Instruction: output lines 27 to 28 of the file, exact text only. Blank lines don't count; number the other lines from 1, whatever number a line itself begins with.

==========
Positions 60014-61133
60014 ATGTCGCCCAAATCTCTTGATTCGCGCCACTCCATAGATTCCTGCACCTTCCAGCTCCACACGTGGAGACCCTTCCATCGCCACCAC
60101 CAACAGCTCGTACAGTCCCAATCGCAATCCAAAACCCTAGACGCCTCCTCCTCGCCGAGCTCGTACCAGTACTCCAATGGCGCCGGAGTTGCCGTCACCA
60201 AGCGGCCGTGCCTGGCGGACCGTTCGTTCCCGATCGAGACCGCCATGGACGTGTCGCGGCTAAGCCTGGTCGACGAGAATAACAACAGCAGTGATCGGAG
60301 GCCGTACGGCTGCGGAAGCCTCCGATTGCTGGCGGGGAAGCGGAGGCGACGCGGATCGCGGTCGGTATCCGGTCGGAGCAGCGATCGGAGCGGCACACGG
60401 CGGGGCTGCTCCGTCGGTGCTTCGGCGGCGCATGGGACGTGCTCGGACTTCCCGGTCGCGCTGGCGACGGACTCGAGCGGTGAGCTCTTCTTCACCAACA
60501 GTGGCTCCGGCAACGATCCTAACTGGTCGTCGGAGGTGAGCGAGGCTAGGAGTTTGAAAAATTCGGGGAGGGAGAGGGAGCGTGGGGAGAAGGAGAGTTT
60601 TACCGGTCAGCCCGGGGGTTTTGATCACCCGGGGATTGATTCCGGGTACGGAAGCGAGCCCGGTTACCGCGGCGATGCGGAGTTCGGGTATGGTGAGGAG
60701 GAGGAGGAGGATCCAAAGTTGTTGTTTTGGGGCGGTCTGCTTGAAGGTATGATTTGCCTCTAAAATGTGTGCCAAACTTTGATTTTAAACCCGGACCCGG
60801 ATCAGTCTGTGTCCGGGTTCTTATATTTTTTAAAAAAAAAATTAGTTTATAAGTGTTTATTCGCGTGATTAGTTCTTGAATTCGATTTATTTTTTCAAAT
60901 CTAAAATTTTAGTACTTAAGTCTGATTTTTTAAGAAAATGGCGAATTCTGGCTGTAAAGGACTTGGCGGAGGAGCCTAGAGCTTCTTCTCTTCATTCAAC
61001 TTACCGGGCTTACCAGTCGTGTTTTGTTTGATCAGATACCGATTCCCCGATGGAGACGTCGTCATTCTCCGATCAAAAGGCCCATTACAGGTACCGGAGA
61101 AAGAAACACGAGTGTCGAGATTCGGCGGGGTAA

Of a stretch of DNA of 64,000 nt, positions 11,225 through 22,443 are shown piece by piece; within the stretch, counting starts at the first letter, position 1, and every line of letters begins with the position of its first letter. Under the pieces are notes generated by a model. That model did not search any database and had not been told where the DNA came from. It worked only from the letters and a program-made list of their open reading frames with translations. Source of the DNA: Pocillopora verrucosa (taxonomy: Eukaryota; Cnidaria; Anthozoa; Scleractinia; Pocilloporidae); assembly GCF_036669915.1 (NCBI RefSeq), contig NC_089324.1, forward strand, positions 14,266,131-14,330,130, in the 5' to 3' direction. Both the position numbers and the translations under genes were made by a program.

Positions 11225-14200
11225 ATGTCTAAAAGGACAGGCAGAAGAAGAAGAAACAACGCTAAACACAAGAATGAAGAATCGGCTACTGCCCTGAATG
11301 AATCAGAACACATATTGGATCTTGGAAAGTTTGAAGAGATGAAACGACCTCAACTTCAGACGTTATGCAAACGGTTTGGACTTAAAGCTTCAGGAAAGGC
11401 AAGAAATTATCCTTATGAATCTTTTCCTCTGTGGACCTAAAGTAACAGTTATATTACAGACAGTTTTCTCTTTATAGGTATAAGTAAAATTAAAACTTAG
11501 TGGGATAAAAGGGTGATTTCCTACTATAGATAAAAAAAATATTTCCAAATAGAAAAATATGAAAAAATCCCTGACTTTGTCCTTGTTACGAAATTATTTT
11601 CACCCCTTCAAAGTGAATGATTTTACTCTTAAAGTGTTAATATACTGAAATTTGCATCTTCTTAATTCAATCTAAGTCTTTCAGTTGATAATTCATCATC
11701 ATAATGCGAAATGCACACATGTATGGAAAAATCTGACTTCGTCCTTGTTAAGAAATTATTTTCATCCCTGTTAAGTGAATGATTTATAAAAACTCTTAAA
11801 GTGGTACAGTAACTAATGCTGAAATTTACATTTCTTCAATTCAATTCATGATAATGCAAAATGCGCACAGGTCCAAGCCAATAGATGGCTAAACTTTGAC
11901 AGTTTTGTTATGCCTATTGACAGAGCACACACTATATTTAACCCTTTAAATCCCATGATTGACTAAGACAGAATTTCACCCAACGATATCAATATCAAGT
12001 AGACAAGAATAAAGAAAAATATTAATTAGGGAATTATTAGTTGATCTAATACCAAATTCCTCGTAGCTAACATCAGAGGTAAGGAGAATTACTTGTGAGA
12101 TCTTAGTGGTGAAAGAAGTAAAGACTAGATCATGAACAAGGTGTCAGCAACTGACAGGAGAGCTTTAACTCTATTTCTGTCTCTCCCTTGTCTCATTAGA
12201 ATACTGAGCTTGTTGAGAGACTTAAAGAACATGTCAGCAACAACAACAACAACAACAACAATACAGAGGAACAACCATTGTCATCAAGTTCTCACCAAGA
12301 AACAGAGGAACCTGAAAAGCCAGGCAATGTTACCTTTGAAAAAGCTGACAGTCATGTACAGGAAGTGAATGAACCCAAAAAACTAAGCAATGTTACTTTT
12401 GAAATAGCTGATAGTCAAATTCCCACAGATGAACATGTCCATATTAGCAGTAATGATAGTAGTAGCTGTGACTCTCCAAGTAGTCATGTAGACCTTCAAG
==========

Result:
12301 AACAGAGGAACCTGAAAAGCCAGGCAATGTTACCTTTGAAAAAGCTGACAGTCATGTACAGGAAGTGAATGAACCCAAAAAACTAAGCAATGTTACTTTT
12401 GAAATAGCTGATAGTCAAATTCCCACAGATGAACATGTCCATATTAGCAGTAATGATAGTAGTAGCTGTGACTCTCCAAGTAGTCATGTAGACCTTCAAG